There’s a connection between the two that could work in our favour.
This country has a massive problem with invasive trees in our rivers and catchment areas that take over the area, overpowering the natural ecosystem, blocking water flow and guzzling water like an alcoholic during happy hour. We have a dedicated environmental team – “Working for Water” – that deal with it continuously. From what I’ve read, they work in mostly rural areas. Within Joburg, City Parks has a team dedicated to dealing with invasive plants. After meeting with them, I discovered that they are woefully underfunded, and largely rely on WfW to assist when they need to clear a specific area.
We have another tree problem too: PSHB (Polyphagous Shothole Borer). This little bug is starting to cause a fair amount of havoc with trees around the country – some areas worse than others. While there is evidence of attack on indigenous trees, it seems to prefer exotics, particularly those that many cities and towns have lining their streets. This is causing potential headaches for local municipalities, some of which are proactively dealing with it, others who are dismissing it as a non-problem, probably because they don’t have the ability, capacity or budget to deal with it (my unsubstantiated opinion).
How are the two problems linked, you ask?
As with any invasive species, once it’s here, there’s no getting rid of it entirely. It becomes an exercise in control and management. The scientists at FABI who are monitoring and researching PSHB recommend that infested reproductive host trees are cut down and disposed of correctly to help slow the spread. Interestingly, a few of the exotic reproductive host trees that have been identified so far happen to be listed invasive plant species. Specifically: Honey Locust (Cat. 1b), Black Wattle (Cat. 2), Australian Blackwood (Cat. 2). Castor bean (Cat. 2) and Box Elder (Cat. 3).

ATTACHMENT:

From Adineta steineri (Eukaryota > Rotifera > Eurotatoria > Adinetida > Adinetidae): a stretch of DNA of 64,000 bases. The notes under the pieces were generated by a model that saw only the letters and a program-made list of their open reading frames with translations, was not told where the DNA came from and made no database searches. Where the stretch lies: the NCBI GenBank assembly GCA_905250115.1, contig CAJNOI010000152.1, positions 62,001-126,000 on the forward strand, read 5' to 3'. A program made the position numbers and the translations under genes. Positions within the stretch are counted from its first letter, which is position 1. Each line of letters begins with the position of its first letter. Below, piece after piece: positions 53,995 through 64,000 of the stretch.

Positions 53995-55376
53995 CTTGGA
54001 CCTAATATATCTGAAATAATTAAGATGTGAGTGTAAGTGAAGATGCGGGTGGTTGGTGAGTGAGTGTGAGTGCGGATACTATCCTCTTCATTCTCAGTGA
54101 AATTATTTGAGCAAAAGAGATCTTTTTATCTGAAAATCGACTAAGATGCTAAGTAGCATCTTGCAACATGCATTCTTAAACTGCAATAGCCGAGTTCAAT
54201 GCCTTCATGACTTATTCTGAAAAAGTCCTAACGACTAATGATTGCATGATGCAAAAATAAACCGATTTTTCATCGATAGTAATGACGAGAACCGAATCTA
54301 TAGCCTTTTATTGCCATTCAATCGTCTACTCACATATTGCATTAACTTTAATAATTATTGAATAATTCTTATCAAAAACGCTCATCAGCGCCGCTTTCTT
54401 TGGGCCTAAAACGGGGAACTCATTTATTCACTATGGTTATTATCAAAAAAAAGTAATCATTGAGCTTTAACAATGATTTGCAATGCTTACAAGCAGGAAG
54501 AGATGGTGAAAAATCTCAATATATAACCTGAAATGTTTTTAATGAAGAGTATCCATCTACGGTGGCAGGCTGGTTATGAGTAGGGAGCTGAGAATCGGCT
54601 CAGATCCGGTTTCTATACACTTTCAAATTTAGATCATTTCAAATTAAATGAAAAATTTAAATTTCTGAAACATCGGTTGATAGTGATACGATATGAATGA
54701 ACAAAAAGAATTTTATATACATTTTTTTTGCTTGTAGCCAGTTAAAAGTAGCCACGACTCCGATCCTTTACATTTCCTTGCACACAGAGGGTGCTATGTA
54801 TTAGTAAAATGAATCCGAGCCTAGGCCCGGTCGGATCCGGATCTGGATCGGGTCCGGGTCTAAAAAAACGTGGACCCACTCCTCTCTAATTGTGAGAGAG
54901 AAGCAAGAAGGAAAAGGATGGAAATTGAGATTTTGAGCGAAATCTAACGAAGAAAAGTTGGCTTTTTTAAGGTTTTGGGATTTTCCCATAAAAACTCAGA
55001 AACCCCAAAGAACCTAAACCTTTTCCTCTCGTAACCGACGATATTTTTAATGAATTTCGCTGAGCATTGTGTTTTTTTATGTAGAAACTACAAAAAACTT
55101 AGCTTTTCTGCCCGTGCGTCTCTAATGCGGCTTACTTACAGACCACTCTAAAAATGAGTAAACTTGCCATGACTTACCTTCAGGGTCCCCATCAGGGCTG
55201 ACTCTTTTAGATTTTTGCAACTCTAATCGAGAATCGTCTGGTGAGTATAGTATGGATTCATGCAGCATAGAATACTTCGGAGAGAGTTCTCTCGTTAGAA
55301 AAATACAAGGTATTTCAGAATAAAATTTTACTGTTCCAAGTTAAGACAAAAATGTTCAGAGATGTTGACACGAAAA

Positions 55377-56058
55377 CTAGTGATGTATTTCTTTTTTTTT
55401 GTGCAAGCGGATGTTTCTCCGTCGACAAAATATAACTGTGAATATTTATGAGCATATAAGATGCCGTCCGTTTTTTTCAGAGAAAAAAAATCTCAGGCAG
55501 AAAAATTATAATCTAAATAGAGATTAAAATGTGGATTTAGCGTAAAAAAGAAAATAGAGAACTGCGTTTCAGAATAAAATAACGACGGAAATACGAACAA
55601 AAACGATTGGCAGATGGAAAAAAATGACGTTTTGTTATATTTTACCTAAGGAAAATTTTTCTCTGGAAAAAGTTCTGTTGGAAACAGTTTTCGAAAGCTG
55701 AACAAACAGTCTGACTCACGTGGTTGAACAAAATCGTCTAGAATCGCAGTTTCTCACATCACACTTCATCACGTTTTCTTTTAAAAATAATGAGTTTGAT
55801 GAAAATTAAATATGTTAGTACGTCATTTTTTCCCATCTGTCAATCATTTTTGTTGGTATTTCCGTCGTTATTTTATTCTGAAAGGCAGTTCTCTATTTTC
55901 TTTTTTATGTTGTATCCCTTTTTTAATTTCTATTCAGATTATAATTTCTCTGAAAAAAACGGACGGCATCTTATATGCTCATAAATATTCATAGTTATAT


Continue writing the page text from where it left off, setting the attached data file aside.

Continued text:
Just looking at my* little area of river, 4 of these 5 are present and well established. I’ve recently found a Box Elder riddled with PSHB on the river right outside our complex fence line.
City Parks only barely maintains a handful of our rivers in Joburg, and their Invasives teams is not capable of doing anything. They’re highly unlikely to get into the river to clear out infested trees. But WfW is going strong. I see an opportunity that would kill two birds with one stone here… Imagine if municipality would team up with government? Imagine if WfW would dedicate a task-force team to tackling these specific 5 trees in urban areas that have been identified by City Parks or other organisations as PSHB hotspots?
It’s a win-win: spread of PSHB reduced, local rivers cleared of some invasive trees.
I am clearly biased, but I think this is a brilliant idea. If you know people who know people who might also think this is a good idea and could make it happen, do please let me know.
*”my” river = I live on the bank of the Sandspruit in northern Johannesburg. I have affectionately claimed the bit of it that I have access to from my house as mine. Obviously it’s not really mine, but I love it and attempt to look after it as if it were.